Let’s face some basic facts – “Hostels are dirty, run down, loud, and filled with unwashed backpackers,” and that statement would be correct if I said it 30 years ago. Now, as baby boomers are taking over the travel world, things are rapidly changing. Modernization, safety, and sanitation are now the priorities, rightfully so as budget travel meets boomers on budgets.
When I traveled through parts of Europe back in the early seventies, hostels were for backpackers and a few other brave souls. Times have changed, and my recent experience at the Hostel Obispo, California has changed my opinion about choosing a hostel for my next stay. At sixty, my definition of comfortable has changed drastically from my late teens as yours probably has as well.
I took my youngest son to his first “hostel” stay in San Luis Obispo, California, just a few short blocks from the Amtrak station. He had many questions about where we were staying for the night, including “do they have WiFi?” and I only had one question on my mind “who will be staying there with us?”.
Our first meet & greet at check in was a young lady, about 30 years old, from Argentina, touring the U.S. during her three-week holiday.
That was it, no one else showed up at check in time, the hostel was full, but we were the only ones checking in which meant everyone else was here for more than one night. The hostel receptionist was my age, excited to have us here, and after a brief tour showed us our room.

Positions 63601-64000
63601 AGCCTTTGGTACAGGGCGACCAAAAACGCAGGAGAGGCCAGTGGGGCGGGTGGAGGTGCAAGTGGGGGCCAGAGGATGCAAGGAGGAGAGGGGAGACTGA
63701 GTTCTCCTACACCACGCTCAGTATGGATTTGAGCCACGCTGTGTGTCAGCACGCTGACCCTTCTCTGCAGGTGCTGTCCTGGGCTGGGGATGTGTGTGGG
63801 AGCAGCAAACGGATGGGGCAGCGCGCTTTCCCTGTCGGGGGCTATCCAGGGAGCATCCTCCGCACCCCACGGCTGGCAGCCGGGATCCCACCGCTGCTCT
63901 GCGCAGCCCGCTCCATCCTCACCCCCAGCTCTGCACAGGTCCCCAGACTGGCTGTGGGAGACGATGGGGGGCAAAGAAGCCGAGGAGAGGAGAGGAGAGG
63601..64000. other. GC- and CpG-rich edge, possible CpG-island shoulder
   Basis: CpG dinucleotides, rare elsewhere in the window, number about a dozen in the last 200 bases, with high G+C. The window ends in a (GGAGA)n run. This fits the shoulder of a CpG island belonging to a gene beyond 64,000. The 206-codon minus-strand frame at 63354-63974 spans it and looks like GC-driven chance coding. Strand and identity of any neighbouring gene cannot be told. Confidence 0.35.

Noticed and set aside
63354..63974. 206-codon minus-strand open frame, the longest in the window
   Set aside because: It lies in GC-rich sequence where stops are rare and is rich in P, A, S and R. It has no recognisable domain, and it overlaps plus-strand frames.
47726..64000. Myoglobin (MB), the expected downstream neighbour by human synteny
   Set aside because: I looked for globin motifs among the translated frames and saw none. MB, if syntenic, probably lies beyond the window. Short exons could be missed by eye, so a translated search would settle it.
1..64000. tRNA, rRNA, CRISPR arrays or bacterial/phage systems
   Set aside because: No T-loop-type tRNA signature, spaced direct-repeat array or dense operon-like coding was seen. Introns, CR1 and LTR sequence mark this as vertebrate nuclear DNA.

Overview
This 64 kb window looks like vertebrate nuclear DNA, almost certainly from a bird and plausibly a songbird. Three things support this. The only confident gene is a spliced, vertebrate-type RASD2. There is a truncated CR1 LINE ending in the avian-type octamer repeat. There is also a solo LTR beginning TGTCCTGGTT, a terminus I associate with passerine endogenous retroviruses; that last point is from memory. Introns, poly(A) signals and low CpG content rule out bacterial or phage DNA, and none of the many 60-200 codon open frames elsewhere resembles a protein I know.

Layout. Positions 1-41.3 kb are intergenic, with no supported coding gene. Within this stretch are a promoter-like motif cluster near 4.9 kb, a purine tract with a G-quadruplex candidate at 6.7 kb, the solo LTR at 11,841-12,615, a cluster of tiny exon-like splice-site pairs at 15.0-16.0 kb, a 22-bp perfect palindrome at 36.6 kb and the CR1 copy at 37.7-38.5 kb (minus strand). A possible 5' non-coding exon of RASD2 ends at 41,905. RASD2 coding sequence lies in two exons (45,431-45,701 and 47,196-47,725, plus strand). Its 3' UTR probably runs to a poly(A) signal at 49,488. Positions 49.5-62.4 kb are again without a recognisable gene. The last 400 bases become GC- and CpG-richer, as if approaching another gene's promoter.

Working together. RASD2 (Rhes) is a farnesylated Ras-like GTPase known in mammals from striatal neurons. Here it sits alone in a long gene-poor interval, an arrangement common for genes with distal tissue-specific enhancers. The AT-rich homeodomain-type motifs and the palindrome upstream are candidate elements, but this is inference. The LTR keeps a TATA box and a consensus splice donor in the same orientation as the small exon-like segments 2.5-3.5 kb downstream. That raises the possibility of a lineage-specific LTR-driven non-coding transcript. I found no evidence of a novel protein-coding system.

Our room, though sparse, was very comfortable with a queen sized bed and a bunk bed allowing at least four people to share a room. The shared bathroom was just next door, with its large walk-in shower, sink, and toilet.
The other rooms on the second floor included multiple “dorm style” bunk beds sleeping up to ten people per room. Handicap rooms and restrooms occupied the ground floor below us.
Our quick tour of the hostel revealed a generous family room, dining room, and kitchen to feed a crowd.
The kitchen is, of course, self-serve for those who prefer to cook their meals. Hostel Obispo provided everything except the food required to gourmet your way to culinary bliss, with the single exception of providing their homemade pancake batter every morning for you to make breakfast with.
Hostel Obispo includes a laundry room too!
After a nice walk around San Luis Obispo’s downtown area, dinner and a movie with my son, we returned to the hostel. Very much to my surprise and delight, the common area was full of people enjoying various forms of entertainment. Some were eating a late dinner, others engaged in conversations and some quietly reading or working on their computers. Hostel Obispo has musical instruments for you to enjoy as well as a bookcase full of used books to read if you desire.
I was overwhelming happy to notice the lopsided ratio of Baby Boomers to millenniasl in residence. The majority of the guests were 50+ and I was not suspecting this! I was actually worried that my son’s first hostel experience was going to be one big party night. At 13 years old, somewhat worldly, I think my son is still a hotel kinda guy but that should change as he gets older and dragged around the world with his dad, I think his feelings will change.
All of this just re-confirmed my belief that staying at a hostel is a great way to enjoy a location without breaking the bank and getting to meet interesting people of all ages from around the world. I have many more hostel locations in mind for my travels and I certainly plan on revisiting Hostel Obispo again.
What has your hostel experience been and do you have any recommendations?